Federal agencies are generating an unprecedented amount of data. In fact, as a society, we generate an estimated 2.5 quintillion bytes of data each day. As a result, one of the key issues facing agencies as they become fully immersed in the age of big data is how to create storage environments that are flexible enough to allow data to be stored, analyzed, and retrieved on a completely different schedule from which it was generated. This is where cloud-based data tools become vital for agencies looking to leverage the full impact of their data in every aspect of the mission – from user experience to the incorporation of data into meeting the mission.

As Kirk Kern, U.S. Public Sector Cloud Chief Technology Officer at NetApp shared, “[s]pinning up compute resources in the cloud has a direct analogy to the physical clouds. The clouds amorphously change. They’re always different—they’re there one day and gone the next—and that has some similarities to the way services in the IT clouds operate. Applications must be able to start, stop, restart or scale their resource consumption to accommodate the dynamic nature of clouds.”

By extension, back-up and recovery are resulting issues given the large amount of sensitive data federal agencies maintain. For Rich Faris, SteelStore director of product management at NetApp, “[t]ypical back-up flows include magnetic tapes, which had to be off-sited and taken to a secure location in case of disasters. The tapes often failed, so you’d bring back a tape to recover and potentially have data loss. And then there’s a lot of cost management of tapes. Since they’re physical objects, they have to be labeled, boxed up and taken off site.”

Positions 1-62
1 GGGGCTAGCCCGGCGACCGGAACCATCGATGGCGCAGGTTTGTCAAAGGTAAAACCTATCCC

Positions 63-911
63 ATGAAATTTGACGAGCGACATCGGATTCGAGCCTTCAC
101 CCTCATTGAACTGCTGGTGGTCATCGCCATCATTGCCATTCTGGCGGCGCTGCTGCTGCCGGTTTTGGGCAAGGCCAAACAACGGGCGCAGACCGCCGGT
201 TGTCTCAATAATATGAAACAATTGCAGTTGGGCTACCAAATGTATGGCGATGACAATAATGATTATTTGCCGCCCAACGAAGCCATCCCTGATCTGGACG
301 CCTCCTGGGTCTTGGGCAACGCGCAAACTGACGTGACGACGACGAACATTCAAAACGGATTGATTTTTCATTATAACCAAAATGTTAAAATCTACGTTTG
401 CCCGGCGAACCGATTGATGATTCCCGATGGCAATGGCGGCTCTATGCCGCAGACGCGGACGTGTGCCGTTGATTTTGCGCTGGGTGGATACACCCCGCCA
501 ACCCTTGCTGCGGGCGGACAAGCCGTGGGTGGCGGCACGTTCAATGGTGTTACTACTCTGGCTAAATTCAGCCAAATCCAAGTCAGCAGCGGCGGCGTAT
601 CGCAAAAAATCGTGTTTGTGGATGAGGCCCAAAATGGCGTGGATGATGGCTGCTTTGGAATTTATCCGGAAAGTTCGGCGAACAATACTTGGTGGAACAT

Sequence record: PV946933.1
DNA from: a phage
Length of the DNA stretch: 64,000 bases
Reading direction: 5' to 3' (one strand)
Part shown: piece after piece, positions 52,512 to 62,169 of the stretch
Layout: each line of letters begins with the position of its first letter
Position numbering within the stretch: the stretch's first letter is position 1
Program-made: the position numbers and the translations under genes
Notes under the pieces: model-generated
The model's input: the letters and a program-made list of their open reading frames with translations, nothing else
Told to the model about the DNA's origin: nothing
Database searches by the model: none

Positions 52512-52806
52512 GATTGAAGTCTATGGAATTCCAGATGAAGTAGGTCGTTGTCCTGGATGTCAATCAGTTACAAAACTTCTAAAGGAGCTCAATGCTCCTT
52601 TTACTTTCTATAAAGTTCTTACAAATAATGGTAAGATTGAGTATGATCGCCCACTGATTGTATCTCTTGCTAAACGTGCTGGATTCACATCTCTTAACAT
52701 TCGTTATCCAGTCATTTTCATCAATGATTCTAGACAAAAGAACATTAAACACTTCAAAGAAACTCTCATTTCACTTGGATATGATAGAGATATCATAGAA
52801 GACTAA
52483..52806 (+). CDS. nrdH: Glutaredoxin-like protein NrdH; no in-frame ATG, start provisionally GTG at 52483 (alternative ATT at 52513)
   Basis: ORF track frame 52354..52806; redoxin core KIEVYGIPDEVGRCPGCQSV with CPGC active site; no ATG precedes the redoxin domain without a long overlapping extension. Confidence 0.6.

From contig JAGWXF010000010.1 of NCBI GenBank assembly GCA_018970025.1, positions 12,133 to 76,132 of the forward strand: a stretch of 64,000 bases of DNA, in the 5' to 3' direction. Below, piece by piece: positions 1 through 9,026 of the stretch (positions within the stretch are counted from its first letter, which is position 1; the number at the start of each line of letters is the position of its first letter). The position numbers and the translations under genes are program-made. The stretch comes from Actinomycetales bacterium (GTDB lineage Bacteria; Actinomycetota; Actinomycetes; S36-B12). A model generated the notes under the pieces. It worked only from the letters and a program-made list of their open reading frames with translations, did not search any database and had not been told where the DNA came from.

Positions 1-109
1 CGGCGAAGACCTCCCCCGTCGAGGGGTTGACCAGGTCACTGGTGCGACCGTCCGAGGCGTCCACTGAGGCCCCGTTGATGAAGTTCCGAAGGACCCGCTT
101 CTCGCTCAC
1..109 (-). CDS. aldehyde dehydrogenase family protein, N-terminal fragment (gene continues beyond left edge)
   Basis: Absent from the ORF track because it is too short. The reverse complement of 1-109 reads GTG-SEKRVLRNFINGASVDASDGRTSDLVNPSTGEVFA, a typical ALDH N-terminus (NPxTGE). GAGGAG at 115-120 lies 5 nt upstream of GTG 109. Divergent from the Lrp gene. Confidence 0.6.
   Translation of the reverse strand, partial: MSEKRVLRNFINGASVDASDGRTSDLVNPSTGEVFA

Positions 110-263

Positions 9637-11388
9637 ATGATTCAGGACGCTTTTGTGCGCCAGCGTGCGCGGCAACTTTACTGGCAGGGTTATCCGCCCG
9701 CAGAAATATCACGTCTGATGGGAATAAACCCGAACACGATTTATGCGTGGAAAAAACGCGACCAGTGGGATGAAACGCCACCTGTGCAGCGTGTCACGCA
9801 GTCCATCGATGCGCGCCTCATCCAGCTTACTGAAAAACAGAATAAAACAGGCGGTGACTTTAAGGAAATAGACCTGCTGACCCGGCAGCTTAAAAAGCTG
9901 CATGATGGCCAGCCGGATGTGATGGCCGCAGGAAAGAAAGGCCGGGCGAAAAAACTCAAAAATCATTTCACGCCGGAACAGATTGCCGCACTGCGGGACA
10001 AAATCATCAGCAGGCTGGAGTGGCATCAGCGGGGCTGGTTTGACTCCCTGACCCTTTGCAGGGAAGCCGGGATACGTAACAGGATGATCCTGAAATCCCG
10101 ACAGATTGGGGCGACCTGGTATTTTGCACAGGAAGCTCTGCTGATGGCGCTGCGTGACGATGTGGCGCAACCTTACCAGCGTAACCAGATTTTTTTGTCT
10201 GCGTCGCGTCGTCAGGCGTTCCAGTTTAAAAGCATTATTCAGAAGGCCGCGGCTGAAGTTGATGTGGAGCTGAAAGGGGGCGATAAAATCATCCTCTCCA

In today’s tech heavy, data rich workspace, it is easy to see how a tape-based recovery system is no longer viable due to potential loss, the sheer volume of data, and human error in recovery procedures. Faris goes on to say, “Often people using tapes don’t even encrypt them. You’ll see in the newspaper a tape falling off a truck, sitting there on the pavement. If that has all of your social security numbers or credit card information on it, it hurts all of us if it gets out.”

To provide guidance and clarity into some of these issues, NetApp recently released an e-book to help government IT teams develop best practices for their agencies in the realm of data storage, retrieval, and backup.

Among many challenges addressed, the e-book directly speaks to the issues of data stewardship, sharing:

By stitching together the resources of multiple clouds, agencies can leverage their elastic and dynamic computing resources, while still maintaining complete control over where and how data is moved.

In the e-book, readers will learn more about how to deploy testing, leverage public cloud options and govern multiple clouds, while also learning how to modernize back-up and recovery plans.

To download a free copy of Data Driven Government: click here.